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getting all over the place. So that's the way that thing was conceived
and carried out.
It worked because we were able to develop a loyal group of members.
There wasn't too much a rank and file committee could do for a
program, remember. Take the first program that started -- Howard
Roberts Chorale. Howard is someone I've known for many many many
years. Howard was -- I think I've mentioned -- he used to be a
trumpet player with some of the big bands, and then became an
arranger and choral conductor. He was a musical director for “Raisin,”
for a lot of Broadway musicals. Very talented, decent man. He also
used to do the Howard Roberts Chorale. Belafonte -- he was
Belafonte's musical director, too. He would have a group of like seven,
eight, ten singers, who he would rehearse with plus a few musicians,
and they would do a concert. They would do a concert. He would
arrange it, work songs. Black spirituals. You know, Black songs of
slavery -- protest song. He would intersperse, and explain what it was.
So his was the first show.
We had to do a lot of things. You had to contact the hospitals, to get
approval. “We want to do this show.” I said to Davis, “Before we start
Bread and Roses, call a meeting. Invite to the union the personnel
directors of all the major hospitals, the League.” So we had a lunch
meeting where I spun out for them what Bread and Roses was going
to do, why it was going to be good for the union and it was going to be
good for the industry. What we needed was the use of their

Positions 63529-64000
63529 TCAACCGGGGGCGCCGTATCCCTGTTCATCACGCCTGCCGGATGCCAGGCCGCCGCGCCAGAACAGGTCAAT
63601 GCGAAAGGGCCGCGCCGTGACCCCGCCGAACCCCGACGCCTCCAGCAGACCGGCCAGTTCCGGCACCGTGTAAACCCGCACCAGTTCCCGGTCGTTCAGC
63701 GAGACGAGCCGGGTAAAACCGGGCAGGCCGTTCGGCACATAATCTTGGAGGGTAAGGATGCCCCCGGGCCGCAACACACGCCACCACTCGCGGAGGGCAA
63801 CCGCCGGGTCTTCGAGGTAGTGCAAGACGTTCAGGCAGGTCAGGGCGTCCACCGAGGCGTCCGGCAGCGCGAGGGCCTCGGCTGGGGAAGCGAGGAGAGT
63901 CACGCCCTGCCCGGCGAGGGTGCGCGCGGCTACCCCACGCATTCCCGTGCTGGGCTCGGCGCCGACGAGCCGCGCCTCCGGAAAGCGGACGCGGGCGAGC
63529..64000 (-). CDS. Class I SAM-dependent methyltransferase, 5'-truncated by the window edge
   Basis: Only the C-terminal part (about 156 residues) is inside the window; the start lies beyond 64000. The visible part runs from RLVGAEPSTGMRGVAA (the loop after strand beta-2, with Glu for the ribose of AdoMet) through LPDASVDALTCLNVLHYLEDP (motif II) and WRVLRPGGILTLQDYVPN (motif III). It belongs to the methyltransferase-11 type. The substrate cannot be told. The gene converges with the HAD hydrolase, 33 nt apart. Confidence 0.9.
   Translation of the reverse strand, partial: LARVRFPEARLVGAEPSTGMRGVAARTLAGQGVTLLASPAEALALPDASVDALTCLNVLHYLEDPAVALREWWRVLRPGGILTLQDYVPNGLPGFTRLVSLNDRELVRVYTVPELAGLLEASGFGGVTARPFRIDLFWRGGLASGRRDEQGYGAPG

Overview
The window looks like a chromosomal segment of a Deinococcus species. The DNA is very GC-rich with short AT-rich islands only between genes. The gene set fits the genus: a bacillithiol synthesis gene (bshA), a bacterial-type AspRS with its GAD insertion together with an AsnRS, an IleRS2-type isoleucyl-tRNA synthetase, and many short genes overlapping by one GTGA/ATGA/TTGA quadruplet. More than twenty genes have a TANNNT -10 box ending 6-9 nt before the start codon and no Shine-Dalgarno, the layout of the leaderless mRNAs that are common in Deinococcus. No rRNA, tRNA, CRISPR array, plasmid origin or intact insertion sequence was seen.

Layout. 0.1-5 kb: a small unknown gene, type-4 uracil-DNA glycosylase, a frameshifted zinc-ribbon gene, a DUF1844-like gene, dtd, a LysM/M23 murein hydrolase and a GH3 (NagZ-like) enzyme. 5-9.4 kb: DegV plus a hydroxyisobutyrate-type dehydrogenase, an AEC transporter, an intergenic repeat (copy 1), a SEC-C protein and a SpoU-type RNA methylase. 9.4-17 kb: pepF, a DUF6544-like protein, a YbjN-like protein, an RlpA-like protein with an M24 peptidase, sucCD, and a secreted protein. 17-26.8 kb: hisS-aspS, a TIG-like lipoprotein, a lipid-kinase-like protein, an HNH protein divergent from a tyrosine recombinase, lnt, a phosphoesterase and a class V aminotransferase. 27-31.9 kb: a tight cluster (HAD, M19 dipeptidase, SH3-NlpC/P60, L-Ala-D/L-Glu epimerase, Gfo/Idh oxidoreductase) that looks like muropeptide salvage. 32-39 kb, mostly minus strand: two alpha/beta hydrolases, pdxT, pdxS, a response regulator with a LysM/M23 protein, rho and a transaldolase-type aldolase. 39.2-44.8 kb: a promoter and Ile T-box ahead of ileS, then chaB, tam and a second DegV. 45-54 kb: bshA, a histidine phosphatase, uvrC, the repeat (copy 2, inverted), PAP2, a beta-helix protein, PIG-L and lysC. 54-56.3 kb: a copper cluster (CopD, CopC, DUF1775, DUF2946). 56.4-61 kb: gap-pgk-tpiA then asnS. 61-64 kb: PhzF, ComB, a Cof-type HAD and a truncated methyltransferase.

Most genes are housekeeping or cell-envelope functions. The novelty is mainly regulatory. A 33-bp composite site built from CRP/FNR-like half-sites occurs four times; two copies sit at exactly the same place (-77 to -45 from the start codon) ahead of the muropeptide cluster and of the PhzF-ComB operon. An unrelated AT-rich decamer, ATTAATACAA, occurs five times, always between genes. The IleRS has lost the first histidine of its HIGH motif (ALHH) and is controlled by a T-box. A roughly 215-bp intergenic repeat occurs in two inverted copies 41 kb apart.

auditoriums, and how we want to do it. We wanted to know what they
thought. It was unanimity -- “Fine, great.” You know, it's a soft kind of
thing. We're not doing anything that's going to --. One or two
hospitals, three hospitals, no. It's an answer to your question also,
because it's the organizational. You see we could not say to the
endowments, “We're doing Bread and Roses for organizational
purposes.” Obviously, why should they give you money for that?
But fundamentally, the Bread and Roses program did a couple of
things. Number one, it united our members, brought lots of members
together and excited them, and they felt good about the union. It
brought them good programming, which is good for them too.
Secondly, we helped build the image of the union. An enormous
amount of p.r. -- television, radio, cameras coming in to the programs,
interviewing workers all the time -- “What do you think?” -- and
members looking at it on television and saying, “Gee! That's my
union.” Plus, we wanted to put it in to hospitals where we did not
represent the guild. In those places -- there were not many --
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